quarta-feira, 15 de maio de 2013


Sequestrectomy With Additional Transpedicular Dynamic Stabilization for the Treatment of Lumbar Disc Herniation: No Clinical Benefit After 10 Years Follow-up.
Hoff, Eike MD; Strube, Patrick MD; Gross, Christian MD; Putzier, Michael MD
Miscellaneous Article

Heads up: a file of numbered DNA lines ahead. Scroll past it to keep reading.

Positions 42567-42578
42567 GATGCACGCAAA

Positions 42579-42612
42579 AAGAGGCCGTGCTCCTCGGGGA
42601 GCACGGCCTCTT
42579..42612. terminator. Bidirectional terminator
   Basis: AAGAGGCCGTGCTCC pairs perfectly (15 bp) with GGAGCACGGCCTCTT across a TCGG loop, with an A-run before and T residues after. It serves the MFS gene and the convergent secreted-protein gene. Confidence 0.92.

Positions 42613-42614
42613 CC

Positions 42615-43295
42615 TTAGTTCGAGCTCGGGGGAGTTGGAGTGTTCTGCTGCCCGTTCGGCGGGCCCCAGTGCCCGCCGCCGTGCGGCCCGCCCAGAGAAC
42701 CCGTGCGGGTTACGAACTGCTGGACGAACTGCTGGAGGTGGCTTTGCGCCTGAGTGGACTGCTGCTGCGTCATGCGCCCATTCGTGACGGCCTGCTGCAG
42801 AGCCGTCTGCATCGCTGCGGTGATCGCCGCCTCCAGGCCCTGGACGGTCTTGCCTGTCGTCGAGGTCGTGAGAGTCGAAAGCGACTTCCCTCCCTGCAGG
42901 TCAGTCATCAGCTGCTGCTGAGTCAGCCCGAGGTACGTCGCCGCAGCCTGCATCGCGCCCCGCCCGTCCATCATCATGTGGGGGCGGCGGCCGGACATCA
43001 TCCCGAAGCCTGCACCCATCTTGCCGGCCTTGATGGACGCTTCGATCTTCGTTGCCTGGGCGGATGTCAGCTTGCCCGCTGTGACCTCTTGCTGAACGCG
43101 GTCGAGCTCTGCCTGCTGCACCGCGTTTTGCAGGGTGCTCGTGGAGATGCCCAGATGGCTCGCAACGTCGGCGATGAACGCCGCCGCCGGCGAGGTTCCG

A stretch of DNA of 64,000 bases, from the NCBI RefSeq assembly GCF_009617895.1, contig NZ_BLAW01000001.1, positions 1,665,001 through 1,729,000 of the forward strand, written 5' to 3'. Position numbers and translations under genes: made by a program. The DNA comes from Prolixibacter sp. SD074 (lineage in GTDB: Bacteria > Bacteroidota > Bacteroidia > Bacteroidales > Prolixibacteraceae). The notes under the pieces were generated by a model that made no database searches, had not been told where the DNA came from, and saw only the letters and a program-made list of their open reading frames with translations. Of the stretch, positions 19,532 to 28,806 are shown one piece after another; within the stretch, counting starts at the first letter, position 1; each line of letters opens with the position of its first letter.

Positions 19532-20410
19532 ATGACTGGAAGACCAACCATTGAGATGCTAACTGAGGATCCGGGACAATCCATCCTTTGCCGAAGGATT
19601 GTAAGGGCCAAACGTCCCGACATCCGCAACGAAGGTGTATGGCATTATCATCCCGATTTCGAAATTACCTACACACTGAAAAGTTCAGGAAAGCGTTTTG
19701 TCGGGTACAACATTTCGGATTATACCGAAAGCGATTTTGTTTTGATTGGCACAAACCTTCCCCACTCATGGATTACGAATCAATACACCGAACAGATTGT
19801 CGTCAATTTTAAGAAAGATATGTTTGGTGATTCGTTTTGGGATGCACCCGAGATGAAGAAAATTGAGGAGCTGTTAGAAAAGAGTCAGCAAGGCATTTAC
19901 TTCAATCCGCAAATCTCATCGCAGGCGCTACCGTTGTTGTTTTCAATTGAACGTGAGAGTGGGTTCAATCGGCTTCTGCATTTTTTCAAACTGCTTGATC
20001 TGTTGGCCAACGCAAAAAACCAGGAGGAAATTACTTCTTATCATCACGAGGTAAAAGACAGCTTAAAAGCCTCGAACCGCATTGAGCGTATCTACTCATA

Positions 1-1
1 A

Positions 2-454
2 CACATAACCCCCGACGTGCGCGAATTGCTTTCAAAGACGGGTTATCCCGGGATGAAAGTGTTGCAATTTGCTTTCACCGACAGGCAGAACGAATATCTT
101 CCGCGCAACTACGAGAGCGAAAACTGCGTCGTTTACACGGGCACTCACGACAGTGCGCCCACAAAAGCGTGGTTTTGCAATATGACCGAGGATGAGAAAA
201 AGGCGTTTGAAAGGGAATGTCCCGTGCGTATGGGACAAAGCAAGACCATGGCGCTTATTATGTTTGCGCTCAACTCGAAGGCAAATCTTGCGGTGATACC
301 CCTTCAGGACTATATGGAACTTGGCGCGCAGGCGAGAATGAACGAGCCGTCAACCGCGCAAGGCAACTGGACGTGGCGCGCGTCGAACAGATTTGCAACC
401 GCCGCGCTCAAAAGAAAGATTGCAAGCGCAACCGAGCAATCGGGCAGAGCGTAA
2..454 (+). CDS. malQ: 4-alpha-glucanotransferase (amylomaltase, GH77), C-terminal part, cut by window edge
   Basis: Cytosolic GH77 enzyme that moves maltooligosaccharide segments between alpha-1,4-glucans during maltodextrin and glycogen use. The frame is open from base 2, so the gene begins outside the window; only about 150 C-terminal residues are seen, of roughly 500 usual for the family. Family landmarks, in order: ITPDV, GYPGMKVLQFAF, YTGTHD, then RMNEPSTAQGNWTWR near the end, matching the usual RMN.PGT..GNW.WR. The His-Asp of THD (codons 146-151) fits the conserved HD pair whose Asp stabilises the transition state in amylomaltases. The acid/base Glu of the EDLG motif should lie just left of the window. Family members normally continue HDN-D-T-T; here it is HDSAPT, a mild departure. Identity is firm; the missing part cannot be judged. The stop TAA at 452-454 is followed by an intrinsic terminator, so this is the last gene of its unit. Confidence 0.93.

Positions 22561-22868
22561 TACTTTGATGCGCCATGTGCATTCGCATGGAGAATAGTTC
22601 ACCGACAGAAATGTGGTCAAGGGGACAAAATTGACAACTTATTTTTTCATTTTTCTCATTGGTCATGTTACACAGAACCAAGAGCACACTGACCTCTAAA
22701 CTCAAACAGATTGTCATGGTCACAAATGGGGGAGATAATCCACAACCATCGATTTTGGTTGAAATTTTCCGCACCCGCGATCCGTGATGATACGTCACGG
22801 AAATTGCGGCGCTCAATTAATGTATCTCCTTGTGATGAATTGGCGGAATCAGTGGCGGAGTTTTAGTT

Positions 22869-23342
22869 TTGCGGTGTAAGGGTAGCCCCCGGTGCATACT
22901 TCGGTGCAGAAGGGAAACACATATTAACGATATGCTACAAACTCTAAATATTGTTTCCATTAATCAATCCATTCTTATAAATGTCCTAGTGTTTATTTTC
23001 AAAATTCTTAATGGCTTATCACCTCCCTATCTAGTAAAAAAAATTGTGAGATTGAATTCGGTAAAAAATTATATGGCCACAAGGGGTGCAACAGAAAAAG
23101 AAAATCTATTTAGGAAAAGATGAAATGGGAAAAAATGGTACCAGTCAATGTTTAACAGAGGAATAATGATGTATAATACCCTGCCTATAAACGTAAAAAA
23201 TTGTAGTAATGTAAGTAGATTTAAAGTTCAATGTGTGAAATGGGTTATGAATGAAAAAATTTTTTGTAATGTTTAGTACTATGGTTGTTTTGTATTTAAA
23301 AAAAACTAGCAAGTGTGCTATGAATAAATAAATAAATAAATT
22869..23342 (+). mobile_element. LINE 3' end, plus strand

AB Study Design. Single-center prospective study. Objective. Clinical and radiological long-term evaluation of the effects of transpedicular dynamic stabilization after sequestrectomy. Summary of Background Data. Short- and mid-term investigations have shown that additional dynamic stabilization is appropriate to prevent progression of initial segment degeneration after sequestrectomy and associated with superior clinical outcome compared with sequestrectomy alone. Long-term data are missing. Methods. Eighty-four patients with symptomatic disc herniation and initial osteochondrosis (Modic = I[degrees]) of the lumbar spine underwent sequestrectomy. Additional dynamic stabilization was performed in 35 subjects (group D); the remaining 49 subjects were treated with sequestrectomy alone (group S). Clinical (Oswestry Low Back Pain Disability Questionnaire, Version 2.0; visual analogue scale) and radiological (plain and extension-flexion radiographs and magnetic resonance images) parameters were collected preoperatively, at 3 months postoperatively, as well as at a mean follow-up of 2.8 and 10.2 years. Results. Twenty-nine of 35 (83%, group D) and 38 of 49 (78%, group S) patients were available at the final follow-up. Reoperation rate in group D was 34% (10/29) due to implant failures or progression of degeneration at the index or the adjacent segments. In group S, 5 of 38 (13%) underwent further operation because of a reprolapse or progression of degeneration of the index level. In the remaining patients, clinical scores (Oswestry Low Back Pain Disability Questionnaire, Version 2.0; and visual analogue scale) improved significantly, with similar results in both groups at the final follow-up. The rate of progression of disc degeneration was lower when the patients were also dynamically stabilized than sequestrectomy alone, but the rate of adjacent segment degeneration superior to the operated segment was significantly higher in group D. Conclusion. Additional dynamic stabilization does not lead to a clinical benefit in patients with symptomatic disc herniation and initial segment degeneration compared with sequestrectomy alone after a long-term follow-up. Because of this and the high rate of necessary reoperations, we do not recommend this surgical strategy for this indication. Level of Evidence: 4 (C) 2013 Lippincott Williams & Wilkins, Inc.

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